Vikram Malhotra, CEO of Viacom 18 Motion Pictures, talks about taking a huge leap of faith – rebranding, what cost-cutting really means and not being a “straight-jacketed” company – with Sagorika Dasgupta
Why is the company rebranding itself?
Viacom 18 Motion Pictures has a redefined vision. As Studio 18, we have had our share of successes, which include three of India’s top ten grossers. We have also had our share of challenges. The group continues to aspire to become the largest player in the motion picture business in India. But we have rebooted, keeping in mind the evolving forces of the industry, ever-changing audience trends and a redefined way to do this business.
Our new brand is not just a rebranding exercise. Viacom 18 Motion Pictures reflects two things: One, a rebooted organisation and two, a deeper integration into the Viacom 18 Network to be able to leverage those synergies and strengths.
There was a certain brand loyalty with Studio 18 and the films that the production house churned out. Won’t people take time to accept the new name?
The attempt is to take that positive equity forward and leverage it as Viacom 18 Motion Pictures. As with any rebranding, there will be gains and in some cases, there is a legacy you have to leave behind. Fortunately, because the perspective on the business remains fundamental, it will be easier to take the positives forward. As far as the brand equity of Studio 18 is concerned, clearly as corporate brands they are not audience influences at this stage yet. So the two reasons I mentioned earlier justify the brand change more than an argument to retain the old brand.
With this rebranding, what are the key areas the company will focus on?
Viacom 18 Motion Pictures becomes a full-service motion picture company operating across the value chain. From concept development to production to marketing and distribution, we will operate across all these points in the life cycle of a motion picture. It gives us the ability to be better integrated into the process and to unlock value at all these points.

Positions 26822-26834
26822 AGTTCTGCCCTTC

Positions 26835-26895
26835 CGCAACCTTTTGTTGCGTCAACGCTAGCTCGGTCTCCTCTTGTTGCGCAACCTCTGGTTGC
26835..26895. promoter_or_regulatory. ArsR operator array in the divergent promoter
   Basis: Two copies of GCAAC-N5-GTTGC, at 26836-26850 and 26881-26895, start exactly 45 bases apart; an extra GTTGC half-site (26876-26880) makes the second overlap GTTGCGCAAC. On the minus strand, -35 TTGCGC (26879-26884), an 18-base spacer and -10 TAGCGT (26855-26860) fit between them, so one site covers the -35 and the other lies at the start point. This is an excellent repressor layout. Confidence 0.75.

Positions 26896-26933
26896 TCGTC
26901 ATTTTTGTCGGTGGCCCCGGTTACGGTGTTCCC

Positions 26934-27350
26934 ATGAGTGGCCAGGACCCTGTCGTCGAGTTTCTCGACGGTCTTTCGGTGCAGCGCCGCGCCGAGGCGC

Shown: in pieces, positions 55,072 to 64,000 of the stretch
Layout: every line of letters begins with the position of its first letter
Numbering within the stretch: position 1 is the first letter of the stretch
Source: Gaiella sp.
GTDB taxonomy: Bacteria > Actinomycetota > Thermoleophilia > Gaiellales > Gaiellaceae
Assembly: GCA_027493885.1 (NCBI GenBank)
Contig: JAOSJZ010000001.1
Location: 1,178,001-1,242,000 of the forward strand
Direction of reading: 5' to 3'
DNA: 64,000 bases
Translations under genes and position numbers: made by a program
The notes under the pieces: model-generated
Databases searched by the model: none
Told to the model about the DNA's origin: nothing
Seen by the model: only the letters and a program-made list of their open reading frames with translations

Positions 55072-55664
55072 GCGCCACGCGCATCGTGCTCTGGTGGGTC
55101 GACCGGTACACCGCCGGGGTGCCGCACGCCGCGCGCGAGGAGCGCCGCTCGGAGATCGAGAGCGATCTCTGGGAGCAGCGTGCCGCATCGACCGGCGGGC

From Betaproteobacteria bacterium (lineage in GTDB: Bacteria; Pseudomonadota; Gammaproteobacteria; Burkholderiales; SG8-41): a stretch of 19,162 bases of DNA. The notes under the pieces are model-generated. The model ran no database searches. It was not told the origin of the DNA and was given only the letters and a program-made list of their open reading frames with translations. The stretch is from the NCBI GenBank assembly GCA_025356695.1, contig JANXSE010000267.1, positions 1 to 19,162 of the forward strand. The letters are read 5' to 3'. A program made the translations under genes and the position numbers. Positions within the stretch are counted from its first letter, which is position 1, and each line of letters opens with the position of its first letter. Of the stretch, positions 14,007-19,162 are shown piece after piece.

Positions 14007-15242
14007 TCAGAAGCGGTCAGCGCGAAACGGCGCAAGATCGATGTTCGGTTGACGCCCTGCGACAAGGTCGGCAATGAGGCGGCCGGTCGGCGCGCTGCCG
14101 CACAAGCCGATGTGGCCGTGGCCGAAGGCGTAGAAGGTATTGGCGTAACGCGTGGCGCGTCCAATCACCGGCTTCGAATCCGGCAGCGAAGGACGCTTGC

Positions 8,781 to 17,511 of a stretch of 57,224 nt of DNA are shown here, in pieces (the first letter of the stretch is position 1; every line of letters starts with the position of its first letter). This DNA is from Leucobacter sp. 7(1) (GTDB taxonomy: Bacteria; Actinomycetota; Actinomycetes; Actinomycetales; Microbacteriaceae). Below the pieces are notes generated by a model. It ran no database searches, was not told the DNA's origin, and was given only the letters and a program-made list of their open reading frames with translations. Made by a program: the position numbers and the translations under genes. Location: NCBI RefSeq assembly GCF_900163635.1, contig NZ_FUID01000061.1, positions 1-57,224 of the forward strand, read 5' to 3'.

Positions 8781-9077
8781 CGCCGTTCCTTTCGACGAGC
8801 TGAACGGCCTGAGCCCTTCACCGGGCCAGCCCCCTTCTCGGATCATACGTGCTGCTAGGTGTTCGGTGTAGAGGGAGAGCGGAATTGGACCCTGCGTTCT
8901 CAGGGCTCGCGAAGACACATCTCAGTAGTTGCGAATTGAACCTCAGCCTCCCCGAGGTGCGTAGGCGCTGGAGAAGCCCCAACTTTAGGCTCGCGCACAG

Fundamentally, there are three pillars to this business model. A strong development agenda, which means nurturing fresh talent, working with best-in-class talent, building our capabilities. Second, break through marketing, which also falls back on building a better consumer understanding; understanding and analysing evolving trends better. Third, building strong and sustainable relationships, whether with writers, actors, directors or co-producers. These relationships would make our business sustainable and also de-risking our business by not experimenting too much.
Do you plan to enter the exhibition space?
Not at the moment.
What about animation films or VFX and post-production?
If we get the right projects in the animation space, then that will definitely be a part of our agenda. As part of the Viacom 18 group, we have Nick, our kid’s channel. We have a focused agenda of working with Nick, leveraging their insights into the kid’s domain and co-creating and marketing content with them. We are developing in some areas but there’s nothing lined up for this year. At some point, integration into post-production is on the cards.
You are going to work with a lot of new directors. Why this initiative?
Under Viacom 18 Motion Pictures, we will launch a brand called Tipping Point Films, which will create content for the Indian urban youth. This audience segment a higher evolved sensibility than the conventional movie-goer. We believe this segment is large enough and growing at a rate where we would like to have a presence in it. Tipping Point Films’ will nurture and develop a lot of first-time, fresh talent. We will hand-hold this fresh talent, giving them the right opportunities, financial security and an environment where they feel at home.
You are remaking a lot of films like Seeta Aur Geeta and Chashme Baddoor…
(Cuts in) Let me quickly clarify, there have been industry speculations about Seeta Aur Geeta and Viacom 18 Motion Pictures. But at this stage, there are no such plans.
Are you saying you do not plan to produce the film at all?
Well, there are no such plans at the moment to produce it in the way in which it is being speculated. We are reserving our decision to see and determine our level of involvement, if at all any. But at this stage, we are not making Seeta Aur Geeta. It’s pure speculation.
So what about plans to cast Katrina Kaif in the lead with Abhay Deol and Akshay Kumar playing the roles of Sanjeev Kumar and Dharmendra respectively?
I don’t even know what the reasoning behind those rumours is. They are just rumours. We are not involved with this project as is being reported so I don’t know how to comment on that.
Coming back to the question of remakes…